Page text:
Of course, the first target in terms of mobility remains the flights traffic. The Convention has proposed few but solid ideas in the sense of limiting the noxious effects of its attractivity and large-scale use and deployment. We could then witness a gradual disappearance of domestic (internal to France) flights by 2025, insofar as there is a low-carbon alternative to this flight of less than 4 hours accessible financially by citizens, as well as a total shutdown of airport constructions and expansions, if these measures would be accepted by the legislative branch. 


Production is a key issue to modify as well, in a clear and structuring way. The Convention , in that spirit, has proposed to increase product longevity so as to reduce design pollution, enforce the law on the prohibition of planned obsolescence, and make mandatory the possibility of repairing manufactured products that are sold in France. On recycling, they bring the compulsory recycling of all plastic objects from 2023, and the elimination of all single-use plastics from the same year. They also proposed to tighten and apply regulations on waste management, and to put in 2025 the exigence for all support for innovation to be part of an exit from a carbon-based model.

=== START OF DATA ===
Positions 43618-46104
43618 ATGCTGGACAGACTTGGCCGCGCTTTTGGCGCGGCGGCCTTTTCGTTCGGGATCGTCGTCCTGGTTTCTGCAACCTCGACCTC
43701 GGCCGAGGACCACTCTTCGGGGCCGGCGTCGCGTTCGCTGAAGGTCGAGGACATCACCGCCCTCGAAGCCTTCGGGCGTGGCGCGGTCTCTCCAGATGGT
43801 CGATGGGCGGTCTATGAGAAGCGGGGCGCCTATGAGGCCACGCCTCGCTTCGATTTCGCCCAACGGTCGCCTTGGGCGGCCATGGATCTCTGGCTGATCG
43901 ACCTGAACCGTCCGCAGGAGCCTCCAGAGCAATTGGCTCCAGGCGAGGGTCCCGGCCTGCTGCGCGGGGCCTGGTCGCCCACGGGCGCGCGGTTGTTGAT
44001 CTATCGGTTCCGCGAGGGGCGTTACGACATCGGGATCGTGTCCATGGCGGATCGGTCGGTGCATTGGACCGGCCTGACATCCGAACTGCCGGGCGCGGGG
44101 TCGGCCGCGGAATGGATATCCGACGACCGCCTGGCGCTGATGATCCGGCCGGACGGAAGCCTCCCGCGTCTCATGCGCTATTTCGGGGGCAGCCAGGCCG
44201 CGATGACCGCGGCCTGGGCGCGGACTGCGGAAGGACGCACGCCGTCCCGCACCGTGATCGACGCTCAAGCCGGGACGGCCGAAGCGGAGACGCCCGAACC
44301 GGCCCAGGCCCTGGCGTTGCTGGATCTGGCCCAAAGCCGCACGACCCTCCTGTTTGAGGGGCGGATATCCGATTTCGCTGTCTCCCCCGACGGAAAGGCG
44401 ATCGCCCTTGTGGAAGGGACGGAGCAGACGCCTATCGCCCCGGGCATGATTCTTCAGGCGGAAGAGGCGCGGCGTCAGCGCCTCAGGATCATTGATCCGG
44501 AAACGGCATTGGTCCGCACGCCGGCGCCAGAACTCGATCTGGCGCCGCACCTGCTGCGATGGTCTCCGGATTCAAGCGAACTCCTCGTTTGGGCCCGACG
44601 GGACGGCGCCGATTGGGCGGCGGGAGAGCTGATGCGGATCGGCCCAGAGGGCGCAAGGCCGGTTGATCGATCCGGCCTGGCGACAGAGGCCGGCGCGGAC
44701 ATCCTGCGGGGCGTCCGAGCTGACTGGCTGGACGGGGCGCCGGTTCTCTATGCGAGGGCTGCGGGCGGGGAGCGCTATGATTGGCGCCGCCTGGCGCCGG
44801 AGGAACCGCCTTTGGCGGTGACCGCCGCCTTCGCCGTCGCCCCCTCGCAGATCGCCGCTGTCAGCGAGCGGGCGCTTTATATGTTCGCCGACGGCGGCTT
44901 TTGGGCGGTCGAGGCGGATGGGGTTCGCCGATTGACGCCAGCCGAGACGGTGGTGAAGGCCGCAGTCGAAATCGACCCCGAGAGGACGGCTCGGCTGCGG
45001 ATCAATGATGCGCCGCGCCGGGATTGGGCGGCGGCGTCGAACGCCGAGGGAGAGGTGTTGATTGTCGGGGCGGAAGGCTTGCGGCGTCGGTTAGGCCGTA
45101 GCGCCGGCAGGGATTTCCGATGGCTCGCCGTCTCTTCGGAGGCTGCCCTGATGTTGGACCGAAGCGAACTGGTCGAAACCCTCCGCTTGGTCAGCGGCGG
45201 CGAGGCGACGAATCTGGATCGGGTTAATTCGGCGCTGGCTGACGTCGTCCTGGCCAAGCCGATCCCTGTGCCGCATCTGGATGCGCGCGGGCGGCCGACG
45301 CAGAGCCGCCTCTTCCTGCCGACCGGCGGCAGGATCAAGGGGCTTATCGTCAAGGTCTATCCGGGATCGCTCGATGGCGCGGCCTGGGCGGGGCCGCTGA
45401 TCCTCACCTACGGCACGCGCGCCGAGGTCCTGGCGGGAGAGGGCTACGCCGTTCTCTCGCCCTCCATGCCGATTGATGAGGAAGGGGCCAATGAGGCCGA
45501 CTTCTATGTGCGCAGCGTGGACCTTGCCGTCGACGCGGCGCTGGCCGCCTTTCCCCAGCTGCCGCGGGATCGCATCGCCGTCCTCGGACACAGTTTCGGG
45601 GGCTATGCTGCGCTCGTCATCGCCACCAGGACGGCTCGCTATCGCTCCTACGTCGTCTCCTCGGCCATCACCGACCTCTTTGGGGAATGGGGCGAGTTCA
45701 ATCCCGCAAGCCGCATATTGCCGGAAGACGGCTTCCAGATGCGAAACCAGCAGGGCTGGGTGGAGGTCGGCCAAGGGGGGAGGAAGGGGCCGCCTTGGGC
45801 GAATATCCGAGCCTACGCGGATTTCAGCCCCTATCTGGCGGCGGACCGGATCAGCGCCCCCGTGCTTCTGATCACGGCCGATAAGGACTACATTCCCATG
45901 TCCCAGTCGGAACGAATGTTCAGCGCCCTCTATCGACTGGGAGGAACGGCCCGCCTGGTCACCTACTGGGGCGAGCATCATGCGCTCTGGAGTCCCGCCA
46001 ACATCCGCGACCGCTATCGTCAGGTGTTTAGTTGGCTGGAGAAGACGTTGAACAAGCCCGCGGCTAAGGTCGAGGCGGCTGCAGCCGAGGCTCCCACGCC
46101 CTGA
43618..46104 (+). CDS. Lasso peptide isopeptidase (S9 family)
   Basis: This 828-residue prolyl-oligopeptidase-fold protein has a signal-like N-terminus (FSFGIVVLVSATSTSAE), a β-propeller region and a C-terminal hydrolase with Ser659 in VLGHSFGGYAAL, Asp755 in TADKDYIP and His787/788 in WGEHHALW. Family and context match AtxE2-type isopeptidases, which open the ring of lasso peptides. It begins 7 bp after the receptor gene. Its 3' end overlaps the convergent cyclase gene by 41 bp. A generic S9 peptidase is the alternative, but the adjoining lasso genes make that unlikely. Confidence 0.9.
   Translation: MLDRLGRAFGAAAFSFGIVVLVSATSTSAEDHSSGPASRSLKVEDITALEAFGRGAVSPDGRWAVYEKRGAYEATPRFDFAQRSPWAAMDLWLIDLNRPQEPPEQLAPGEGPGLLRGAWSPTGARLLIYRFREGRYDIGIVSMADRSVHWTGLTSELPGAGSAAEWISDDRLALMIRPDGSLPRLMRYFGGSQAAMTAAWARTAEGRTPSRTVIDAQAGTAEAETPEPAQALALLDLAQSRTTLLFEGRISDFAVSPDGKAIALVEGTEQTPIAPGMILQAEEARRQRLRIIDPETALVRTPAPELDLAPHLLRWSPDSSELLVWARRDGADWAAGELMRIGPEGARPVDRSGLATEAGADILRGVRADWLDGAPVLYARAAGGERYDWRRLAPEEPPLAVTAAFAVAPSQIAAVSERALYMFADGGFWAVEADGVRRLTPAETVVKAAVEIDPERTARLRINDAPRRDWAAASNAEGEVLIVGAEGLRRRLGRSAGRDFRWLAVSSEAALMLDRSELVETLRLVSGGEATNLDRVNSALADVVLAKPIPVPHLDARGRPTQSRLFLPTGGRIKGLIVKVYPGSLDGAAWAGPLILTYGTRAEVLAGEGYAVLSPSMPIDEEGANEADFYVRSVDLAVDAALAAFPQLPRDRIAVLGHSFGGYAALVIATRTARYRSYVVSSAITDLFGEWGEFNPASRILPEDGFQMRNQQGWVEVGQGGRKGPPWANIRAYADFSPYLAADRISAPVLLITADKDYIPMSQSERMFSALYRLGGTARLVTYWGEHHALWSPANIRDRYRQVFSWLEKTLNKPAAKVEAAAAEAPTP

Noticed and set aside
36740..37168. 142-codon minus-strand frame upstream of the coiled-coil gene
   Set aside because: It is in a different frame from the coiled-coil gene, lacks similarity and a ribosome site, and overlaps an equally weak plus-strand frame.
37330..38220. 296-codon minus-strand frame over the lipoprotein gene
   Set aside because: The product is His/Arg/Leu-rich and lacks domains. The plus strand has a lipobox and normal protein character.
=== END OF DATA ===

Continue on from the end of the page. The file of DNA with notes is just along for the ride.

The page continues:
This is of course only a sample of the details composing the 600 pages of proposals delivered this Saturday to the Government, and accepted in their majority by the President. It remains to follow the continuity of their existence, which I hope will be bright in the Parliament, and show the possibility of application of citizen-based political experience. Experience that could become long-lasting existence, at all scales of decision-making. Indeed, more and more villages and cities experience the model of ‘participative democracy’, as the example of the city of Kingersheim and its “house of citizenship” and “council of representativeness” that question the existence itself of a true model of democracy in the current French politics, finding alternative solutions to make the “democratic utopia”, a reality. 


Grab the Kairos, design the future. 


The website of the Citizen Convention for the Climate: